5 Hollywood Hogan vs. Ric Flair, First Blood Steel Cage: Uncensored 1999
In March 1999, WCW still saw Hogan and Flair as the top draw, and the previous month Superbrawl 9 – headlining their main event – was the third-highest-grossing PPV in company history with nearly 500,000 paying viewers.
However, soon, the company began to slow down and similar bookings began Uncensored ’99 didn’t help Despite the nWo elite reuniting only three months earlier, Hogan and Flair pulled off one of the least desired double turns in wrestling history (because no one was willing to cheer for Hollywood or In particular to boo Nature Boy). In the First Blood Cage Match, even though Flair drew first blood, “Naitch” managed to win, but millions of fans paid to see the real loser.
4 Hulk Hogan vs. Ric Flair, Yapai Strap Match: Uncensored 2000
By March 2000, the same two wrestlers had managed to draw 325,000 PPV buys in ’99, managing one-fifth of that number, as only 60,000 people were willing to drop cash to watch Hogan and Flair take to the well. Once again.
At this time (and straight out of the Hulkamania era) the gimmick was the Yapai strap match. Hogan – who was rocking the red and yellow and back with Jimmy Hart during this dismal period in WCW’s history – cuts disjointed promos weekly explaining the history of this supposed uniqueness of the Sinful Tribe (which didn’t exist). Ultimately, the match itself is more upbeat and sad than weird per secBut the finish saw Hogan drag Flair to three corners, hit a legdrop for the pin, later Drag the Nature Boy to the fourth and final turnbuckle.
3 Hulk Hogan Vs. Vader, (regular) belt match: Uncensored 1995
You didn’t think the Hulkster’s weird strap match antics started in ’99, did you? Perhaps the booking of Uncensored 2000 was an homage (or parody) to the PPV five years earlier, although the weirdness was more akin to what would come in ’95 than the heart of WWE’s Countering Attitude Era.
Indeed, the mid-’90s featured an entirely different landscape, which probably helped Uncensored ’95 The (regular ol’) strap match doesn’t seem so odd relative to its surroundings. Most oddly, it should only be one (if not The Only) belt matches in history where the winner won by dragging someone others Rather than their appointed rival at all four corners, in this case it was – who else? – Honoring Flair.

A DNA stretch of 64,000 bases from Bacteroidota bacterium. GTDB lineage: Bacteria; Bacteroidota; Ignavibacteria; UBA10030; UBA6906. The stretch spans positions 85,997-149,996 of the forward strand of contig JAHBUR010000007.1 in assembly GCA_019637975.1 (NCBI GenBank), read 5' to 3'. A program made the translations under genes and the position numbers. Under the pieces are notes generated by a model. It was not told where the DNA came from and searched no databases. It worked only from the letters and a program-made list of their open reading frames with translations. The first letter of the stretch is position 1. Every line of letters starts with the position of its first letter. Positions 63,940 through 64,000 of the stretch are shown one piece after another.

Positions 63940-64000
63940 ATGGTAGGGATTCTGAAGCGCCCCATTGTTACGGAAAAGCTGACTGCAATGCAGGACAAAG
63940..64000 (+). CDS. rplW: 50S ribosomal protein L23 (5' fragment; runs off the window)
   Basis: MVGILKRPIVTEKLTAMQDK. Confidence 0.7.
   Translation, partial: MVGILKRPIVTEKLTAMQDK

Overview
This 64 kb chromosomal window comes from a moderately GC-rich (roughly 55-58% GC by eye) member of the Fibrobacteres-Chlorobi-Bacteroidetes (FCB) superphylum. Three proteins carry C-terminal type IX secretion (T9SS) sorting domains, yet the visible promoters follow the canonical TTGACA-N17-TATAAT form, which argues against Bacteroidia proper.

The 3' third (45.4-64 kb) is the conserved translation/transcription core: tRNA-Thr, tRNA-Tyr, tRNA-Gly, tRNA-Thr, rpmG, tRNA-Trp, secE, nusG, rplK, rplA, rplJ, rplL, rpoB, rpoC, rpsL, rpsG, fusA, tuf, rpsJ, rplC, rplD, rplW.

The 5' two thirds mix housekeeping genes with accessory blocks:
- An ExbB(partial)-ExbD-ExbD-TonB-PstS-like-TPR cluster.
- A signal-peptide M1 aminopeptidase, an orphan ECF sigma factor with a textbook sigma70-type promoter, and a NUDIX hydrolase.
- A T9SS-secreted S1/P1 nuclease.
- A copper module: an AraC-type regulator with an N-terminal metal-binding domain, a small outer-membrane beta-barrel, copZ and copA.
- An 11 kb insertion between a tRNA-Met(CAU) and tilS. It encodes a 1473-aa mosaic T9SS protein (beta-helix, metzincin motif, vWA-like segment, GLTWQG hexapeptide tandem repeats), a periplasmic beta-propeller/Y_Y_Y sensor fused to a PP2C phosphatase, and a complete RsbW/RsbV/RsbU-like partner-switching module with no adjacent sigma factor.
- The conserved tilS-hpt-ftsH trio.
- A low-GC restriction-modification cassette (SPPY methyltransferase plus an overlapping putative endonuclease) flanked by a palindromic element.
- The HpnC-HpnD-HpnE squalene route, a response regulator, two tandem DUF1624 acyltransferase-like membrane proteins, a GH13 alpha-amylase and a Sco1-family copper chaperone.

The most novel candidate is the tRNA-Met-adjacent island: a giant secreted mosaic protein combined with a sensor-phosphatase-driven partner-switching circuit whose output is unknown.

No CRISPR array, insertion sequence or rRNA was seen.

2 Rick Steiner and Missy Hyatt vs. Arn Anderson and Paul E. Dangerously, Cage Match: The Great American Bash 1991
Main Event – a mixed tag in which Hyatt did not even compete – in 1991 The Great American Bash The PPV is probably WCW’s all-time weirder, which has something to do with someone was not There as people on the card.
When Flair took his belt and went home (and soon to WWE) due to his now-famous feud with Jim Hurd, he left the Nature Boy’s scheduled challenger, Lex Luger, without an opponent, leaving the WCW World Title picture in disarray. The bookers knew that Luger – who spent the entire night chanting “We want Flair!” – would hate the result of Luger turning Harley Race and a heel, defeating Barry Windham with the help of Harley Race. As such, the title match was the second-to-last match on the card, with Steiner’s short-handed victory to send fans home happy – or at least satisfied.
1 Hulk Hogan and Randy Savage Vs. The Alliance to End Hulkamania Doomsday Cage: Uncensored 1996
If there were ten editions of Uncensoredwe can do almost Get this entire list from that alone (although Hogan vs. Randy Savage in a cage in 1998 wasn’t really that weird, too bad). However, the March ’96 show takes the proverbial cake as the main event The The weirdest match in WCW history and perhaps the surest sign that two months later the Invasion of the Outsiders couldn’t come soon enough.
Of course, the Hulkster and Macho Man won, a two-tier stacked cage that included the following opponents: Flair, Anderson, Luger, Kevin Sullivan, Meng, The Barbarian, Z-Gangsta (FKA Zeus) and Ultimate Solution (aka Jeep Swenson). Ironically, Sullivan’s Dungeon of Doom and the alliance between Flair and Arn never succeeded in bringing down Hulkamania, as Hogan was the only one who could.